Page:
City Council Rejects Request For Downzone In Lake Burien Neighborhood
Homeowners around Lake Burien lost their request for a downzone to low density in their neighborhood on a 5-1 vote by the city council Dec. 13.
But Councilman Gordon Shaw, who voted against the proposed amendment to the city’s comprehensive plan, suggested a solution for the lakeside residents.
“If there is unanimous approval of all the folks around the lake, there is nothing the city can do to stop you from drafting an agreement to stop you and all your neighbors from subdividing your land,” Shaw said.
“That is your remedy,” he added, noting that 162 of them had signed a petition requesting the downzone to protect the water quality in 22-acre Lake Burien and adjacent wetlands.
Mayor Joan McGilton, Deputy Mayor Rose Clark, and Council members Brian Bennett and Kathy Keene also voted against the downzone.
Lucy Krakowiak cast the lone vote for the request, while Councilman Jack Block Jr. was absent.
For a second consecutive meeting, Lake Burien residents implored council members to downzone the area from medium density (lots with a minimum of 7,200 square feet) to low density (lots with at least 12,000 square feet).
There are only two areas in the city that have “the degree of wetlands that Lake Burien has,” said resident Chestine Edgar. “The best available science says critical areas should be low density” and it would be “purposeful and malicious” to ignore the scientific evidence.
And at their Dec. 6 meeting, Edgar told council members that the requested change was necessary to prevent future over-development around the lake that could threaten water quality.
In 1981, 12 years before Burien incorporated, King County zoned the Lake Burien neighborhood for development. In 1999, the city updated the zoning map to allow moderate density – but overlooked amending the text of its comprehensive plan.
The amendment voted on Dec. 13 brought the comprehensive plan text into agreement with the zoning map.
Edgar pleaded before the vote, “If you have made an error in the past … we are asking you to reconsider.”
Last week, during extensive public comment, Debi Wagner, referring to the petition, said “the people have spoken tonight … we’re all watching you and how you vote.”
Other comments, many of which were stated repeatedly, by Lake Burien residents in the two meetings included:
- The proposed comprehensive plan amendment “has been done without an analysis of the Lake Burien wetlands.”
- The Lake Burien area “meets all the criteria for a rezone.”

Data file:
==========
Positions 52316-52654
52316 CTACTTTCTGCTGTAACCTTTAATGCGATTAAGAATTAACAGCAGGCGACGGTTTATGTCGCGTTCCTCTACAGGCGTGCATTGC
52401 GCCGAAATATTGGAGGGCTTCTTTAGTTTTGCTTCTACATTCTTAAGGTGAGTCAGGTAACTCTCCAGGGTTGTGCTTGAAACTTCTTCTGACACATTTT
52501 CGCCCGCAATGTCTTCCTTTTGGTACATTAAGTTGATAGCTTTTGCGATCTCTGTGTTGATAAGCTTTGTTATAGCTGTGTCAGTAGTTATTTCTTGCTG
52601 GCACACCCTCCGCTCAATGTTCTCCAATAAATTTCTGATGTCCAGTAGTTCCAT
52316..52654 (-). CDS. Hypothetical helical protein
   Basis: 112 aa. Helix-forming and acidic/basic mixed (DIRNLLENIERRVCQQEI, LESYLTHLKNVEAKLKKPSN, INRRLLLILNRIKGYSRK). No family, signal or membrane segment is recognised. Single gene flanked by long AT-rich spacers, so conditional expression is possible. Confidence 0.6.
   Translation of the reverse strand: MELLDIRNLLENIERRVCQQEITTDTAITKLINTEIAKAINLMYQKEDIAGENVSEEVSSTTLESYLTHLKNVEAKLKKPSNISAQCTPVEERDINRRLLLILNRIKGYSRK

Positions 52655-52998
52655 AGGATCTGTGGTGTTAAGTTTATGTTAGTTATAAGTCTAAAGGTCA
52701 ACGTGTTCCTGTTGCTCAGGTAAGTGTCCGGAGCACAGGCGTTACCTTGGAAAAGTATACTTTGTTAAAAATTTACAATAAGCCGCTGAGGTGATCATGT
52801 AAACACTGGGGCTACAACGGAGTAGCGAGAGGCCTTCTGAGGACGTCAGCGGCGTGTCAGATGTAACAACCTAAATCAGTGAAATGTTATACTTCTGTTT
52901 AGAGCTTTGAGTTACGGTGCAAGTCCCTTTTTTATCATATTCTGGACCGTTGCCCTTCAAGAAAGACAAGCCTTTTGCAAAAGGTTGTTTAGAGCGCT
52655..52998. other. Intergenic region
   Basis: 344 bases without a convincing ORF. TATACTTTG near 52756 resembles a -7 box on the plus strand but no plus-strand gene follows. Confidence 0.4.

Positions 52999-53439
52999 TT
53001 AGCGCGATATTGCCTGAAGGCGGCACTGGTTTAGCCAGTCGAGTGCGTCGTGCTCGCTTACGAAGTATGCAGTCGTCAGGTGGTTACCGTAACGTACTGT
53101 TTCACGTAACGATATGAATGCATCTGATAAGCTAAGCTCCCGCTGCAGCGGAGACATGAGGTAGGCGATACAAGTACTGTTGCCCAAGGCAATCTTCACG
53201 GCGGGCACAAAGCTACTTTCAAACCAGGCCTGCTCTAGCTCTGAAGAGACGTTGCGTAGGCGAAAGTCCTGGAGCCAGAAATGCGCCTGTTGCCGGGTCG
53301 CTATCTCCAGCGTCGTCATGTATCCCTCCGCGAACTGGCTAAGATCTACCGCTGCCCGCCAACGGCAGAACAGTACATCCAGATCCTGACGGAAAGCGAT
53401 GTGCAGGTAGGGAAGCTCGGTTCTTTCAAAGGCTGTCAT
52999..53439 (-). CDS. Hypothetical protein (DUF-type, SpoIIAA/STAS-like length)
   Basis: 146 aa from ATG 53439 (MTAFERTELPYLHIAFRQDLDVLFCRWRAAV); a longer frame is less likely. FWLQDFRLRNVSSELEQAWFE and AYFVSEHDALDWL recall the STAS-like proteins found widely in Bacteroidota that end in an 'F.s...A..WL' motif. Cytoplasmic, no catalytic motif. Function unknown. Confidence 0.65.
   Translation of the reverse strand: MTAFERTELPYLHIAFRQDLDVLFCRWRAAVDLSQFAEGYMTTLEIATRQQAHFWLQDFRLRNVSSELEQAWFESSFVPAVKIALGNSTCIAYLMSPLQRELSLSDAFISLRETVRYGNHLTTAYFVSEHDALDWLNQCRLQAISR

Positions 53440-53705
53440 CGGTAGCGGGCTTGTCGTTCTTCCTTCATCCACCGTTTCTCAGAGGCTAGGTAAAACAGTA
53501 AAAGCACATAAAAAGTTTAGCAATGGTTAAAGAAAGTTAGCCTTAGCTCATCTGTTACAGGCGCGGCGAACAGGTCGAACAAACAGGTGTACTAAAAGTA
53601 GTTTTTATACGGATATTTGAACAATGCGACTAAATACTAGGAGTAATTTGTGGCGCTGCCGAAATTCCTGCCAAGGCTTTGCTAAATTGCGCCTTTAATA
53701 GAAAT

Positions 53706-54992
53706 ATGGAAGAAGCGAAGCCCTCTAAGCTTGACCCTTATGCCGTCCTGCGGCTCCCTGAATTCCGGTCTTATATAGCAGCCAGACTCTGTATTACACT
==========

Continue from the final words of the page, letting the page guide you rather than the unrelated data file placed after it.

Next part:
- A downzone “will protect the lake” and “show that the Burien City Council is serious about protecting the environment.”
- “Please be the stewards of the public trust.”
But, Greg Anderson said last week, the current map “is not a mistake” and the area “has been rezoned moderate density for at least 29 years.”
Burien Planning Commission member Jim Clingan, who voted against recommending the downzone, said at the earlier meeting that characteristics of the neighborhood “more closely match moderate density rather than low density.
“The entire lake is not a critical area,” Clingan added. “It has been zoned for development since 1981. The city should not deny those who want to subdivide their property.”
His remarks prompted Planning Commission member John Upthegrove to urge the city council “to ignore” property rights and “listen to the people” when they vote on the request.
“To discuss property rights when property rights is not part of the criteria is wrong,” Upthegrove said.
Planning commissioners deadlocked 3-3 when they voted earlier on whether to recommend the downzone to the city council.
At the Dec. 13 meeting, Sam Pace with the Seattle King County Association of Realtors, described the rezone request as “fundamentally flawed” and not in conformity with provisions of the state’s Growth Management Act.
Garrett Huffman with the Washington Master Builders Association noted that homes built today are so tightly regulated that runoff from new construction would not affect the lake’s water quality even with moderate density.
Upthegrove retorted, “When we have people from out of town telling us how to do this, that’s disgusting.”
Keene interjected that while future property rights was not one of the specified criteria for deciding the zoning question, “property rights apply to current property owners.”
McGilton, Clark and Shaw were on the Planning Commission in 1999 when the zoning map was changed. They agreed the primary critical-areas focus on the commission then was on steep slopes that are slide prone.
Last week Shaw said, “No one from the city is coming to [Lake Burien residents] forcing them to subdivide their property … to change the zoning to solve a problem that doesn’t exist is just irresponsible.”